As we mentioned above, spray foam roofs must be installed very precisely, so easy access to your roof is key. If contractors must deal with vegetation, foliage, or have other difficulties when accessing the roof, it will delay them and increase labor costs. Additionally, roofs with lots of architectural details or obstructions, such as skylights, pipes, and chimneys, may require more time to spray the roof, increasing the overall cost based on the increased labor time. If contractors need to use additional lifts and safety equipment, they charge more, too. Remember that roofers check the existing insulation to make sure it is not wet. If the insulation is wet, it must be removed and replaced before the spray foam roofing insulation.

Professional wearing protective gear and installing spray foam roofing


Roof repairs cost $3 to $10 per sq.ft. You can save money on roofing repairs and maintenance with a spray foam roofing system because these roofs are easy to care for and durable. However, these must be maintained and repaired to ensure they last for the predicted lifespan of 10 to 20 years.

Some preventative maintenance includes regular roof cleaning, which costs $0.10 to $0.60 per square foot, depending on the cleaning method you choose. Routine cleaning of your roof and gutters preserves them from the elements and cleans any debris, leaves, or branches that may have fallen on it. This ensures that it will continue to provide long-lasting protection and insulation. That is why gutter cleaning is very important too. With an average cost of $0.70 to $3.20 per linear foot, gutter maintenance is a good investment to ensure there are no clogs that could cause water damage to the roof.

Plan to apply a new silicone restoration coating every ten years or so, which costs about $1.30 per square foot. This means that to replace a 1,500 square foot roof, you would pay around $1,950 plus installation costs. In general, you can expect to pay a little more than one-fourth of the total cost of your original foam roofing system project and installation.

Foam Roof vs Shingles Cost

The average cost to install roof shingles varies greatly depending on the type of shingles you will use. The complexity of the roof, the shingle material, the style of roof you choose, and the additional work needed impact the overall cost. Roof shingles are installed over a felt underlayment and a plywood roof deck by overlapping the layers on the roof. While they can be very expensive, the average cost is lower than spray foaming, $3.50 to $5.50 per sq.ft. compared to $4 to $8 per sq.ft. for spray foam roofs. Roof shingles can last for 20 to 60 years depending on the type while spray foam roofs need to be refreshed every 10-20 years.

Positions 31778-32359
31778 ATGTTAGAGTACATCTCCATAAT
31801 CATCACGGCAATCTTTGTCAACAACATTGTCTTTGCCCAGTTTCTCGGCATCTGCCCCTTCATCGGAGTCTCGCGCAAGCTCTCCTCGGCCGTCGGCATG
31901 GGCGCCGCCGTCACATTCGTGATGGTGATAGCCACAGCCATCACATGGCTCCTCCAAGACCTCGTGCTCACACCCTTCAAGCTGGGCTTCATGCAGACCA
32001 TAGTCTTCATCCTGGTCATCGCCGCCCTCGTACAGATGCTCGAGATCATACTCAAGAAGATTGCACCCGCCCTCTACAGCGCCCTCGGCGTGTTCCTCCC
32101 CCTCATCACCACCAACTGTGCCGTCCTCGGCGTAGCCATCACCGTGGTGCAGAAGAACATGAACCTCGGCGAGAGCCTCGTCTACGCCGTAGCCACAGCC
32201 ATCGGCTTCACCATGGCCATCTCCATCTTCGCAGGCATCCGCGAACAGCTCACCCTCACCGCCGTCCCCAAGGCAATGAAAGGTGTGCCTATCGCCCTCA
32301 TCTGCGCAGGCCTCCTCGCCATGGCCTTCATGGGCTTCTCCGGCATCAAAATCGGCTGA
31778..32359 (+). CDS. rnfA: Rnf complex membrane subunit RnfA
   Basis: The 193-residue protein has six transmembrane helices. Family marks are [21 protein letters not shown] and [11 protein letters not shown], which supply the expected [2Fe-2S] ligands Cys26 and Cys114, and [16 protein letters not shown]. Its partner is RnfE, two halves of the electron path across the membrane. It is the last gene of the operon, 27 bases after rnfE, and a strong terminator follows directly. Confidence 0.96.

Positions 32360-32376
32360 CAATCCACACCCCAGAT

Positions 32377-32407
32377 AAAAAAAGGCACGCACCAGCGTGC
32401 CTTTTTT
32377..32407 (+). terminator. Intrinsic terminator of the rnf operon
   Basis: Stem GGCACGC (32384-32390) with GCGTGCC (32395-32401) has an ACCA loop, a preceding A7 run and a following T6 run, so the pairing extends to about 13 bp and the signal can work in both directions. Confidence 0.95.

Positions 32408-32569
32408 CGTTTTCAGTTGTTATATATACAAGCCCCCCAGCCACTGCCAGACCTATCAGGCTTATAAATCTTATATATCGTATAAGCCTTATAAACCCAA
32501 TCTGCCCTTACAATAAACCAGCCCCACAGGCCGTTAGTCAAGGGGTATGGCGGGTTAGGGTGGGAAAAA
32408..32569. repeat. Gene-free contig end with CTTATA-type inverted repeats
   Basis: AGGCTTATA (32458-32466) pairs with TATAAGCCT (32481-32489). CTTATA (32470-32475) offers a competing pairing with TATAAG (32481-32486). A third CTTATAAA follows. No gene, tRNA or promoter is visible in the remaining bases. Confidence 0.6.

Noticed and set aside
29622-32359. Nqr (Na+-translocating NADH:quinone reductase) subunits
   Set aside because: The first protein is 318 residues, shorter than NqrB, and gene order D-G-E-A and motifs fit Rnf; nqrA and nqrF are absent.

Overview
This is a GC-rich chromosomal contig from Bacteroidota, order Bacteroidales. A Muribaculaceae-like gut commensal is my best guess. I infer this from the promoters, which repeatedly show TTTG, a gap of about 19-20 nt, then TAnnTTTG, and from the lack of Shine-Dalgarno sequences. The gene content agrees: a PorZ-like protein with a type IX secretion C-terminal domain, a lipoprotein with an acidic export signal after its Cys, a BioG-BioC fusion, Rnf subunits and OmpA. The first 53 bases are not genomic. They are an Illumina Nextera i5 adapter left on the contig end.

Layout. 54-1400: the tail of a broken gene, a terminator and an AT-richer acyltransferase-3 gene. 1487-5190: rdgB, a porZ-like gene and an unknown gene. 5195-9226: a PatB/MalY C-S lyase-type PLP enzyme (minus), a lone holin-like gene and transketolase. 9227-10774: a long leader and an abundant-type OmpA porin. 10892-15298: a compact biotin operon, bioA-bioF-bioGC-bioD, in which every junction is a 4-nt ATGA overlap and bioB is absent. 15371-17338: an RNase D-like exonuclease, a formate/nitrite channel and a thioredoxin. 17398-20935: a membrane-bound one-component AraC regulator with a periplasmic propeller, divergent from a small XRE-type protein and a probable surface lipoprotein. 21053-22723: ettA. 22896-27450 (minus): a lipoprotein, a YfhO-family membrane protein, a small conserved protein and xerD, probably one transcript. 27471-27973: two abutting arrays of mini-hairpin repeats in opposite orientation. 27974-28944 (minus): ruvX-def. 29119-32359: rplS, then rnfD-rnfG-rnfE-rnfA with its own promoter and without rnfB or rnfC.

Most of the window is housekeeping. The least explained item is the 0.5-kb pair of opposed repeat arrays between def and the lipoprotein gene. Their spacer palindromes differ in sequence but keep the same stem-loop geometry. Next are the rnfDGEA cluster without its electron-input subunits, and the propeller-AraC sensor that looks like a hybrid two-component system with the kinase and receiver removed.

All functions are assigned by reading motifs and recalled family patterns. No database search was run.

Spray foam is commonly used for flat roofs, while roof shingles are more fit for low- to medium-pitched roofs. This is because flat roofs are more prone to standing water and leaks, against which spray foam is far more effective than shingles. Flat roof repair and replacement costs can be higher because not all roofers specialize in flat roofing materials.

Roof shingles can also be installed on high-pitched roofs, but this makes installation, repairs, and maintenance a bit challenging.

Comparison of the cost per sq.ft. to install roof shingles and foam roofing (mobile)

Type Cost per Sq.Ft. (Installed)
Roof Shingles $3.50 - $5.50
Foam Roof $4 - $8

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Enhancement and Improvement Costs

Roof Underlayment

You can opt to install an underlayment under the roof for a cost of around $3 to $6 per square foot with installation costs. Roofing underlayment is applied under all roof materials directly on the roof deck before installing the spray foam. It’s a membrane that adds an additional layer of protection and helps prevent moisture from leaching in through your foam roof. The main materials used for underlayment are asphalt-saturated felt, non-bitumen synthetic, and rubberized asphalt.

Foam Roof Sealant

A great option for preventing future leaks is to apply roof sealant, which typically costs around $100 for 5 gallons plus an additional $0.50 to $2.50 per sq.ft. to have it installed by a professional. Roof sealants repair small cracks, punctures, or gouges on the roof and prevent water or moisture from accumulating. However, areas with bigger damage may require repair or roof replacement. When you apply a sealant, it will absorb damage from the sun, snow, ice, and water instead of your roof. It provides an additional layer of protection. Keep in mind that the sealant you use has to be compatible with your spray foam roofing system.